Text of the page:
- The New tongue will employ no verbs of being (as shaved off by Ockham), since we can easily replace these with much more active and graphemic (picturesque to the mind’s eye) verbs in every instance, enchancing the tactile quality of the speech or text.
- The new tongue ablates the passive voice in favor of the active or middle voices only, for reasons just like those mentioned immediately above.
- As many verbs as possible will “regularize,” eliminating in ancient Greek for instance the “-MI” verbs in favor of their refashioning after the kind of their more regular counterparts. ” -mi” verbs in Greek are like the plural for cactus in English, requiring the oddball plural ending of “-ii,” as with the word “radius.”
- Next, we come to the problem of negation. Using the words of negation — no, not, never (i.e. “not ever” contracted), none, no longer (one word in Greek) performs tasks that seem in every case better managed by positive (sometimes inverse) affirmation. Many words in English, just as in Greek, seem to render these unnecessary and therefore also Ockham-omitted. It may end up that only most or half of the negating words prove redundant. All is well. We will still need to omit the unnecessary among them. Let us call this linguistic trimming “limited negative removal.” Please note that it remains quite plausible that excessive use of, and options for (synonymy of) negative terms may in fact provide us with the culprit that engineered the use of “zeros” and negative numbers (nonpositive integers) in early math by offering the literary counterpart to these numerals — by which these evil integers have crept in unawares among the flock.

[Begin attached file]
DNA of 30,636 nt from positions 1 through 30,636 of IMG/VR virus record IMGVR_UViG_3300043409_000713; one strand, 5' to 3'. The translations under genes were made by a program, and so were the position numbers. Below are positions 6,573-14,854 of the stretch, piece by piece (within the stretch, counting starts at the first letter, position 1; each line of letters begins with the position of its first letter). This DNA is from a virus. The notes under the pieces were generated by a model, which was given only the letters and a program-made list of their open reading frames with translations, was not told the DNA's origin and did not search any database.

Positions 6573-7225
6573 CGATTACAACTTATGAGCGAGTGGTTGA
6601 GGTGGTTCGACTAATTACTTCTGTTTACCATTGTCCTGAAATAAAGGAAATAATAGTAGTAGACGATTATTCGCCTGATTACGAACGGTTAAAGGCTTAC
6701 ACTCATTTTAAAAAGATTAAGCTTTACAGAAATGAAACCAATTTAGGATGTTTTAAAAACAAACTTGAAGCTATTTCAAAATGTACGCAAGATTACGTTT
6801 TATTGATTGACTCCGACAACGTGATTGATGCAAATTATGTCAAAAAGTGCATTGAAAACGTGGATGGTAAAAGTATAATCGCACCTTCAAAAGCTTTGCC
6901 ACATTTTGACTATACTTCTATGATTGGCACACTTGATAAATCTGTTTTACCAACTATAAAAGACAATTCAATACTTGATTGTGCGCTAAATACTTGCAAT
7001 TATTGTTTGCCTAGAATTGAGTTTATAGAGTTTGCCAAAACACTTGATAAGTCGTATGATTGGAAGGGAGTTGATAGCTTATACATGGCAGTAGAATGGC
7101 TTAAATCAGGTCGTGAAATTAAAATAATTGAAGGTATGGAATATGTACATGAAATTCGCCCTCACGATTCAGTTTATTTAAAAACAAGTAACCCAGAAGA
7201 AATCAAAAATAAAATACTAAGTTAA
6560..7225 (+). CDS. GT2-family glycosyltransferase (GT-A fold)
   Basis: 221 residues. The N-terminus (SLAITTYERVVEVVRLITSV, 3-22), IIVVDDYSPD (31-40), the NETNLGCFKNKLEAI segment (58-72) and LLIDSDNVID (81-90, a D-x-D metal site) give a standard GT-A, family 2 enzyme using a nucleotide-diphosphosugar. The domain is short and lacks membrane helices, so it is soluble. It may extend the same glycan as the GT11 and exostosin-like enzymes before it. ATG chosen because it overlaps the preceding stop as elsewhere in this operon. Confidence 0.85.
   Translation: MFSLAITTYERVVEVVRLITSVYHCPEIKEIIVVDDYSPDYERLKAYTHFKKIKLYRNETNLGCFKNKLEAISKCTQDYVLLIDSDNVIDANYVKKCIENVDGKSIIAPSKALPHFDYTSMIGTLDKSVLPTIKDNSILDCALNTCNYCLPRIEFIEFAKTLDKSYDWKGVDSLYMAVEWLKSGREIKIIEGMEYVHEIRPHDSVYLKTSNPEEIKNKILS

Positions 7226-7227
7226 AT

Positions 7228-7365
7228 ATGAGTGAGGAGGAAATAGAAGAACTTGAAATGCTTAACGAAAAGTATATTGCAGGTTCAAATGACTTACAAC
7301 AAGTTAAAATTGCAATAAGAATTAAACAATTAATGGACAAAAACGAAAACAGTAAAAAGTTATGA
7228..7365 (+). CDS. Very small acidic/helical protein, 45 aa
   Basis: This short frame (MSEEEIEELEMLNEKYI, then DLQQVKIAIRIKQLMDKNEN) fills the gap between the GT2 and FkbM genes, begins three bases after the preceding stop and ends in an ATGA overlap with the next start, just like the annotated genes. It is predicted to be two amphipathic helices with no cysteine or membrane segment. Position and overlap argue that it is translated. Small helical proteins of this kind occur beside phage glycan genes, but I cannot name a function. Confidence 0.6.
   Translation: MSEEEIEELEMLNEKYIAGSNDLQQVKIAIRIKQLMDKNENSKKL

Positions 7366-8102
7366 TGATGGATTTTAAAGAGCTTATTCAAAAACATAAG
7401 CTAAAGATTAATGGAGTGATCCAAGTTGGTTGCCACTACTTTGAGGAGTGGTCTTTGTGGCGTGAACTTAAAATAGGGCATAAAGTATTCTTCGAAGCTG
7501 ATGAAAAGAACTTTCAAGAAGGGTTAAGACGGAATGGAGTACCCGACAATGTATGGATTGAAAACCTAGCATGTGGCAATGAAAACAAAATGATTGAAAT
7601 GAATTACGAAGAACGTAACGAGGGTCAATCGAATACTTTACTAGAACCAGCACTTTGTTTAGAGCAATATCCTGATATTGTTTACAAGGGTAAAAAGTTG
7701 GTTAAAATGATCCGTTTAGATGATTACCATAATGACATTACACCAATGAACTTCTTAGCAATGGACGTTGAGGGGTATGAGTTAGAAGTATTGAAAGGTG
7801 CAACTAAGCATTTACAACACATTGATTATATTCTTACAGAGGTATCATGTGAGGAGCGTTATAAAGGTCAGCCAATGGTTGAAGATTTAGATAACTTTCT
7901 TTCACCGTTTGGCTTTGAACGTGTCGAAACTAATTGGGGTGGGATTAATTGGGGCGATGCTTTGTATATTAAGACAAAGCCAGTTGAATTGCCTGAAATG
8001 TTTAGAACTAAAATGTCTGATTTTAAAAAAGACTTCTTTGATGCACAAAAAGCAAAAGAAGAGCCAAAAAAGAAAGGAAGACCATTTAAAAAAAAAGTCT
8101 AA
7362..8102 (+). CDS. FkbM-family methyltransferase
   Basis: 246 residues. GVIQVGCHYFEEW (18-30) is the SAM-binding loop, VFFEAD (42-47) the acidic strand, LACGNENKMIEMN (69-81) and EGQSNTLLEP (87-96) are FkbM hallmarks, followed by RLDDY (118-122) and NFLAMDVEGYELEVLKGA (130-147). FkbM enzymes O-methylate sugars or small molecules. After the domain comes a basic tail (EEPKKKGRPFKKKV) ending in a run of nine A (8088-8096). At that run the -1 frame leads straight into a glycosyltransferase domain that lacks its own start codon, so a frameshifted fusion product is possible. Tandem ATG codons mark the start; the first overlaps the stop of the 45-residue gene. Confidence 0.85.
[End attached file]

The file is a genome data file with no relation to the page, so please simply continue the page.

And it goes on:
This task of omitting (modestly) those forms of negation we simply do not need will require us to classify all those uses of negation we do and do not need. Sometimes we use them to exclude (negation of exclusion, e.g. “This set has no members” = “excludes all members”), and still other times to deny (negation of affirmation, e.g “we do not believe”), or to indicate what one does not have (negation of possession, e.g. “I have no pears, only apples”)10. Neo-greek should be used for creating the rehearsed speech index cards for memorization. This is in fact and excellent way to learn the new Greek once you have a few cards written in that language.
- We will avoid in the new Greek — all “Bible” language (“fiction speak”) — preferring instead the synonyms for these as much as proves possible, using a good ancient Greek Thesauros, taking our words fr0m the same tongue or a very similar non-biblical dialect (Attic, Ionian, Boeotion, Corinthian, blah blah blah. Long live Macedonian and “Big Phil” [lip II, father of Alexander of Macedon]). Most of our words should be chosen from the most fruitful or successful Greek of yore and its compounds – we can match these roots and prefixes and suffixes and affixes with much stealthiness aforethought, fixing nearly everything that needeth a-fixin.
- I hold that these best sources from the world of ancient history should include Herodotos, Xenophon, Polybios and Jospehos; and from the world of science, those extant 13 of Hero of Alexandria — with help in math also from the earlier mathematicians (inclusively, not as a limit).
10. We should use this new Greek for all our (Sophic Deists’) learning materials and documents, yeah as our primary and most profitable tongue for rehearsed speech, to the glory of God and profit of all. And then we should create an F.C. Conybeare-like Grammar for the new Greek, which when completed correctly should prove inestimably EASIER TO LEARN ANCIENT AND EXCELLENT GREEK FOR NEW STUDENTS.
HALL – E – LOO – YUH!! Easy-to-learn Greek!! Autos Ergos dunameos estin!!! Doxa en tois ouraniois!!
I shall try to continue on this topic at greater length later.